Our favourite Welsh dishes (and how to make them)

We've chosen a few of our favourite Welsh dishes along with the recipes so you can create a taste of Wales in your own home.

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If you’re missing our beautiful country, we can help ease the ache by showing you how to create some delicious Welsh food at home. While we might not be a country renowned for our culinary heritage, Wales has some delicious traditional dishes that we're going to share with you in this blog.

Our culinary tradition stretches back centuries and reflects an impressive talent for cultivating satisfying and flavourful food from, often limited, ingredients. We've chosen a few of our favourite Welsh dishes along with the recipes so you can create a taste of Wales in your own home... at least until we can spoil you again here at the hotel.

Each dish provides enough food for four people, whether as the main event or a side dish.


In a quest to create a delicious veggie dish, these intensely-flavoured cheese sausages were created in the southernmost parts of Wales. Glamorgan sausages are traditional Welsh vegetarian sausages made with cheese and leeks and coated in breadcrumbs.

Sadly, the Glamorgan cheese that gave the sausages their name no longer exists, but there are some wonderful local alternatives that we recommend. They’re explosively flavourful from using just a few ingredients.


25g butter

115g trimmed leeks

175g breadcrumbs

2 tbsp chopped fresh parsley

1 tbsp chopped fresh thyme

150g grated strong cheese (we recommend Y Fenni cheese or any mature Welsh cheddar)

2 free-range eggs, separated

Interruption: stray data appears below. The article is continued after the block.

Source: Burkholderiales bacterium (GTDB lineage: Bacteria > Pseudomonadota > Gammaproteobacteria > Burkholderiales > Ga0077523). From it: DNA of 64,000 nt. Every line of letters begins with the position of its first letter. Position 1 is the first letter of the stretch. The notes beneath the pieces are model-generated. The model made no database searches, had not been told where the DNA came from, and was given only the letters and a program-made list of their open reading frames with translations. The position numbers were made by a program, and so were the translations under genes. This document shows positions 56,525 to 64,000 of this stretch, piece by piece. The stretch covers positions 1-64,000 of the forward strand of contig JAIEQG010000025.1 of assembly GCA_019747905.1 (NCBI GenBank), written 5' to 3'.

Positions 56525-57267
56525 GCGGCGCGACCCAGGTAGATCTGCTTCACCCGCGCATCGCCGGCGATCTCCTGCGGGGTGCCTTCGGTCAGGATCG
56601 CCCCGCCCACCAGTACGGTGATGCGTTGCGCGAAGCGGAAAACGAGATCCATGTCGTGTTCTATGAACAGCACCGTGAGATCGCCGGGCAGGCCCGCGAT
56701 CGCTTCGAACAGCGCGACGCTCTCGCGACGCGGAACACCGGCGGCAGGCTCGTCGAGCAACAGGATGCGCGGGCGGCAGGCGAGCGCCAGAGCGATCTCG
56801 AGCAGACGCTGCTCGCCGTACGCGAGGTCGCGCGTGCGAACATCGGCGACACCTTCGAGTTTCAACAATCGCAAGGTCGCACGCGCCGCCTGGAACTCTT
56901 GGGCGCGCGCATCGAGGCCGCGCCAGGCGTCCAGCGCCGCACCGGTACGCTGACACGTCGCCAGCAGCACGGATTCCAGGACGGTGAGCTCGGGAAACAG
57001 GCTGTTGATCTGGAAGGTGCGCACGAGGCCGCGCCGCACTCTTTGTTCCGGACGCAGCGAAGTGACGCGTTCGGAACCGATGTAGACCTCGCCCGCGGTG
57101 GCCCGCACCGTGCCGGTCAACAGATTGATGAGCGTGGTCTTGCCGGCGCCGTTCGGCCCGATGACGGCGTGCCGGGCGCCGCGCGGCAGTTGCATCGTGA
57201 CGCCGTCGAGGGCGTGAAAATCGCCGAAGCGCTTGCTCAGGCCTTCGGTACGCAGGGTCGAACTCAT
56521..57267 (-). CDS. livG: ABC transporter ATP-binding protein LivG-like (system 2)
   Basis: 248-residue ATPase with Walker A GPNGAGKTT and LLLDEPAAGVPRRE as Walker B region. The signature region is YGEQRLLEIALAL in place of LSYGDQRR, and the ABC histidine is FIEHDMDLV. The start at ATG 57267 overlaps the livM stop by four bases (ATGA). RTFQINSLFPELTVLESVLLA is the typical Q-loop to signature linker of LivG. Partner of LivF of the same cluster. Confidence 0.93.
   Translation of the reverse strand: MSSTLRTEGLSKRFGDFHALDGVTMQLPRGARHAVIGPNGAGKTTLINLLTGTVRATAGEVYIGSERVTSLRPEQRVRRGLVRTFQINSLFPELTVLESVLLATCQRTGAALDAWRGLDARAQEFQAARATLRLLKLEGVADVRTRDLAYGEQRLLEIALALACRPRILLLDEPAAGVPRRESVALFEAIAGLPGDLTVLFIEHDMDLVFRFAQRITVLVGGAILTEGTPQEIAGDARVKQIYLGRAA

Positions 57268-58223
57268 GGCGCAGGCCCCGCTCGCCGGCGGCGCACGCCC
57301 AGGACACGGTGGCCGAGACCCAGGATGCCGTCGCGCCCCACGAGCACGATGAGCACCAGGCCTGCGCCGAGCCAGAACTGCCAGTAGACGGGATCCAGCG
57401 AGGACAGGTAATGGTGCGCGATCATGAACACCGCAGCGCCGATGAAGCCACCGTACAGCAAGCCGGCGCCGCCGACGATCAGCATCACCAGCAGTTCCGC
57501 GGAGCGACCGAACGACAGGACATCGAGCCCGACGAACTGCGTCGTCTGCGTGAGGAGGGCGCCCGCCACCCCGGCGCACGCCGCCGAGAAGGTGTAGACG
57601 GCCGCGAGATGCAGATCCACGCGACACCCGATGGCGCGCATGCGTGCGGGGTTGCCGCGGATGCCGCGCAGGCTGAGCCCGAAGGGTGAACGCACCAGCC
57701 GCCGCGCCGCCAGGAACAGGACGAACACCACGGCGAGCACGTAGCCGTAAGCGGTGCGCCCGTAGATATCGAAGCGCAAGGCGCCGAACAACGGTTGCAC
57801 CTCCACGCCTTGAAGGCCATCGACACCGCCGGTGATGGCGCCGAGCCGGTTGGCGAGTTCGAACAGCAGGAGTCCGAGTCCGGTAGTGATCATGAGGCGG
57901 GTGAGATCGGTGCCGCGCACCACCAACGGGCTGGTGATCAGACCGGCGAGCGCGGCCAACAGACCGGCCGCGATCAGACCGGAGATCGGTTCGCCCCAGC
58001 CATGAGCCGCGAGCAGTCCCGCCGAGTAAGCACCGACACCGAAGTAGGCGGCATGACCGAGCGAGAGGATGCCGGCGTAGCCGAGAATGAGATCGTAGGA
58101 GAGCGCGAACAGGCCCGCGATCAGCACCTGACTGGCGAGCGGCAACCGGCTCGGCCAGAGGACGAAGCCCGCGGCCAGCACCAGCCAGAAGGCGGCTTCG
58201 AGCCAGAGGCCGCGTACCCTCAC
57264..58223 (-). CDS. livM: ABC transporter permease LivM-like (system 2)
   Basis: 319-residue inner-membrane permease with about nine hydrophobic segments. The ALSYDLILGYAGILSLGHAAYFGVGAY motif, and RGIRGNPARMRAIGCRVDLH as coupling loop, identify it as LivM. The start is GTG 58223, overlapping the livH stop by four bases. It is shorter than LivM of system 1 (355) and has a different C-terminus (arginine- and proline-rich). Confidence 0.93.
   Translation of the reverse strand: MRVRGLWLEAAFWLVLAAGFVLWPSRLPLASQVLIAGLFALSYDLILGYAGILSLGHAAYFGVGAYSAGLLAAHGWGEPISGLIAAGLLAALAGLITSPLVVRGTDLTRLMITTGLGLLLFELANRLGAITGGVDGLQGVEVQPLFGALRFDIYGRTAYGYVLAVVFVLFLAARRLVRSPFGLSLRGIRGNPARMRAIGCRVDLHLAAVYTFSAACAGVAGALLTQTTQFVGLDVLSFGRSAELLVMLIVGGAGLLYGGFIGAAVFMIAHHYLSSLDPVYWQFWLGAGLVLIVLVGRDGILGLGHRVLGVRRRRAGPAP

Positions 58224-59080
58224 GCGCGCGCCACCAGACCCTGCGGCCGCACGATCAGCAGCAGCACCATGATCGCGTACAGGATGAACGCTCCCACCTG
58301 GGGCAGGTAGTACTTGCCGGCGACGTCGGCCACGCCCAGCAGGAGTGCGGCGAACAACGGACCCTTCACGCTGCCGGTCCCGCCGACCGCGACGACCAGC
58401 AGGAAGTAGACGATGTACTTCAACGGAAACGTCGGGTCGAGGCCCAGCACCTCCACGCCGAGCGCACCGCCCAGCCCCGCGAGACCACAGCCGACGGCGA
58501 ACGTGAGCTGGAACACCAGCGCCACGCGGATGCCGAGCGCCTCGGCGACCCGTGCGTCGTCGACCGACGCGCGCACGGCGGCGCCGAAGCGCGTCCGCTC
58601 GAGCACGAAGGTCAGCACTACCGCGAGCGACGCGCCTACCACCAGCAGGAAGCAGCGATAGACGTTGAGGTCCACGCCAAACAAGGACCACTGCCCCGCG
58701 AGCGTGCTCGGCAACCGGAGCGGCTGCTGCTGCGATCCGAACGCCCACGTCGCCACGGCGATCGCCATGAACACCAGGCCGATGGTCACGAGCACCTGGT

1 tsp English mustard

5 tbsp sunflower oil

Salt and black pepper


Place the breadcrumbs, cheese, seasoning, mustard, leeks and herbs into a mixing bowl and mix well. Beat together the eggs, and add to the ingredients. Once well combined, mix to form a firm dough. If the mixture is dry, add a drop of milk. Divide the mixture into eight and form each portion into a sausage shape.

Coating the sausages is optional, but we recommend it because it provides such a lovely crispy texture. To do this, beat the egg and add the milk. Place the breadcrumbs on a plate and season lightly with salt and pepper. Roll each sausage in the egg mixture and then roll in the breadcrumbs. Once you’ve done them all, chill for an hour.

When they’re ready for cooking, add the oil to a hot frying pan and add the sausages a few at a time. Cook over a medium-low heat until golden all over. Take your time and cook them gently - they’ll burn on the outside and not cook through if the pan is too hot.

We recommend serving these cheesy morsels with buttery mash and vegetables for a robust and filling meal.


Welsh cakes, or pice ar y maen meaning 'cakes on the stone', are flat spiced cakes. Historically, they were cooked on a bakestone, but you can achieve the same results on a griddle.

You can eat them hot or cold, by themselves or smothered in butter (and even jam!).


225g self-raising flour (it’s important to use self-raising vs. plain flour and baking powder as you tend to taste the baking powder otherwise)

100g margarine or butter

50g sugar

50g currants/sultanas

1 egg

2 tbsp milk

Pinch of salt

Cinnamon and sugar for dusting (optional)


Mix the flour and salt, and then rub in margarine. Stir in the sugar and currants and mix to a stiff dough with the egg and milk. With a rolling pin, roll the dough out to about 0.5cm in thickness and cut into rounds of about 7cm across. Re-roll any excess to make more Welsh cakes.

To cook, place on a medium-hot greased griddle pan for about three minutes on each side. Once cooked, we love to dip them onto a plate with a mixture of cinnamon and sugar for a sweet, spicy kick!

They’re delicious with butter, perfect warm from the pan at breakfast time with a steaming cup of coffee.